KEEPING LORD'S WORLD CLASS
Founded in 1787, Marylebone Cricket Club is the most active and famous cricket club in the world and owner of Lord's Cricket Ground - the Home of Cricket.
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The ICC World T20 got underway on Sunday 16 March, with hosts Bangladesh convincingly beating Afghanistan in Dhaka.
With an expanded competition taking in sixteen teams, we look at the key men who will hope to lead their team to victory in the final in Mirpur on Sunday 6 April.
West Indian all-rounder Sammy is in the T20 form of his life, having just helped his side to a 2-1 series victory over England.
Primarily a containing bowler, Sammy has proved himself more than useful with the bat, as his match-winning 30 from 9 balls in the second match, and near-winning 15 off 6 in the third.
Blessed with long levers, and an ability to clear the ropes with ease, former MCC Young Cricketer Sammy’s big-hitting and canny bowling make him a vital part of a West Indies side hoping to defend their crown.
Hales, like Sammy, is also a former MCC Young Cricketer, and until recently was ranked as the number one T20 batsman in the world.
With 27 T20Is at an impressive average of 34.34 to his name, Hales will want to get England off to a flyer at the top of the order.
While England go into the tournament as outsiders, with Hales - who was described by MCC Head Coach Clive Radley as being a “natural timer of the ball” - at the top, there is still hope that Stuart Broad’s men can win their second World T20 trophy.
After two consecutive ODI hundreds against India, New Zealand’s Ross Taylor comes into the World T20 tournament in form, and on his day is one of the most aggressive batsmen in world cricket.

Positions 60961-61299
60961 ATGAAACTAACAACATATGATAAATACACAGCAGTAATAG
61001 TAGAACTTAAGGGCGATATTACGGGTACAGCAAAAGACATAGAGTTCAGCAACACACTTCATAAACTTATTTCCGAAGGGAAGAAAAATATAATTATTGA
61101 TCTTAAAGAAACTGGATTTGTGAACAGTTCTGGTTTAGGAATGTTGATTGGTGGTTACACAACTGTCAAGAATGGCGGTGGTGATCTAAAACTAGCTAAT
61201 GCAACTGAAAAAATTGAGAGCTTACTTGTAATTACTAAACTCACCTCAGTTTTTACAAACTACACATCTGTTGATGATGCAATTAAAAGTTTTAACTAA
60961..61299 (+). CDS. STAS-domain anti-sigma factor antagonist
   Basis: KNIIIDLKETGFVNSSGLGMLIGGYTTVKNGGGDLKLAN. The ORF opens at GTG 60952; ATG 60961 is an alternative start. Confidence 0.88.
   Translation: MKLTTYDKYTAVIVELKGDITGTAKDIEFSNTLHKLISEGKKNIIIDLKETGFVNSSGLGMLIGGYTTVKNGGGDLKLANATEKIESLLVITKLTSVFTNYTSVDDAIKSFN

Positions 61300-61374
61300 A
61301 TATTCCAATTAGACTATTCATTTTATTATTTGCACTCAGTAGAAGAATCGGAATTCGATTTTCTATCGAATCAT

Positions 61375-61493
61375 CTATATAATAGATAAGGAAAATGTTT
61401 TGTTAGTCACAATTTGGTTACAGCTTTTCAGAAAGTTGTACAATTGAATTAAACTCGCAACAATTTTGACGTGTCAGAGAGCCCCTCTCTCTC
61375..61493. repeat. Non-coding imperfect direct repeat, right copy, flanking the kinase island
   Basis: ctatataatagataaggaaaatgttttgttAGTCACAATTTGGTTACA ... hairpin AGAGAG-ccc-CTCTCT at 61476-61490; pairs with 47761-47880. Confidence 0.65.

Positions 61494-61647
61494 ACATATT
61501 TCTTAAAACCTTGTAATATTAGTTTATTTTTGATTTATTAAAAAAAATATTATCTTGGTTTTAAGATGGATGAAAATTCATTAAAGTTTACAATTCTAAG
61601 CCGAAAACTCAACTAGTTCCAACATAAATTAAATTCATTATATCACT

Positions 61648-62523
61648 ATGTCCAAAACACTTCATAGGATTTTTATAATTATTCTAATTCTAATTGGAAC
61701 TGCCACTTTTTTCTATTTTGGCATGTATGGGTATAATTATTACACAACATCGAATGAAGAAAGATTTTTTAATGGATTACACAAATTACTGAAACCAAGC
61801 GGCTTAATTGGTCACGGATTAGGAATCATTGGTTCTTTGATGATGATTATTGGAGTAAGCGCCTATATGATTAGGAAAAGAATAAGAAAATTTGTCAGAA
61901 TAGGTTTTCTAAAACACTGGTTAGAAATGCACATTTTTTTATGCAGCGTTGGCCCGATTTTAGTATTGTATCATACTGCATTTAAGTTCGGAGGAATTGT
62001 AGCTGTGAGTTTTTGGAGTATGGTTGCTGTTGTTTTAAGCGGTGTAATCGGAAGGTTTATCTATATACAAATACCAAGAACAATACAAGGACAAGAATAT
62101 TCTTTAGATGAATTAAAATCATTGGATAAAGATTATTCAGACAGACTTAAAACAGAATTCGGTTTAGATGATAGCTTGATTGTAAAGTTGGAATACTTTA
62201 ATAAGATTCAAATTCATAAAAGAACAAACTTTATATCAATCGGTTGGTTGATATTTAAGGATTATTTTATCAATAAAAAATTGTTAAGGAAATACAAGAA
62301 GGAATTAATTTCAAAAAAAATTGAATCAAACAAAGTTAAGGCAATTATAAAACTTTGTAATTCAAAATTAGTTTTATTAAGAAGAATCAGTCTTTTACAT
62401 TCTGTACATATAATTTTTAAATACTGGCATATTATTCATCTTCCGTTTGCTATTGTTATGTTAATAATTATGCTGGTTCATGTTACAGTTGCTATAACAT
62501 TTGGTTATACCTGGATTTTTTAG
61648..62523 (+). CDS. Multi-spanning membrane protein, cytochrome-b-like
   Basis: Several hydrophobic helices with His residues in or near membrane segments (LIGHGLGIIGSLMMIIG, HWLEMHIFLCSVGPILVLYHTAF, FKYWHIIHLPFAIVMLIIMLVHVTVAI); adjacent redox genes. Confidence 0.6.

While it would be harsh to call the 30-year-old Taylor a veteran, he’s been a vital part of the Kiwi batting line up for many years now, and his ability to score well, and quickly, is a large reason why New Zealand are being tipped by many to go far in the tournament.
Taylor is also a former MCC Young Cricketer.
With pitches in Bangladesh proving helpful when pace is taken off the ball, the tournament is likely to be decided by the performances of the spinners.
Pakistan’s Saeed Ajmal is as good as they come, combining mystery, control, and a prodigious amount of lateral spin, which has seen him top the rankings as the best ODI bowler in the world.
Ajmal was part of Pakistan’s 2009 ICC World T20 victory at Lord’s, and will return to the Home of Cricket later this year for the MCC v Rest of the World Bicentenary match, but will first attempt to lead his country to another World T20 title.
Kumar Sangakkara & Mahela Jayawardene
The Sri Lankan legends have both announced that this World T20 will be their last, and what better way to leave international T20 cricket behind than by leading their country to victory?
Both technically excellent and superb on the eye, the pair will hope to go one better than their defeats in the final in 2009 and 2012, and nobody would begrudge the two of them victory in their swan song tournament.
But fans of the pair needn’t worry - while Sangakkara and Jayawardene are retiring from international Twenty20s, they’ll both be available for selection for the England v Sri Lanka Test match at Lord’s on Thursday 12 June.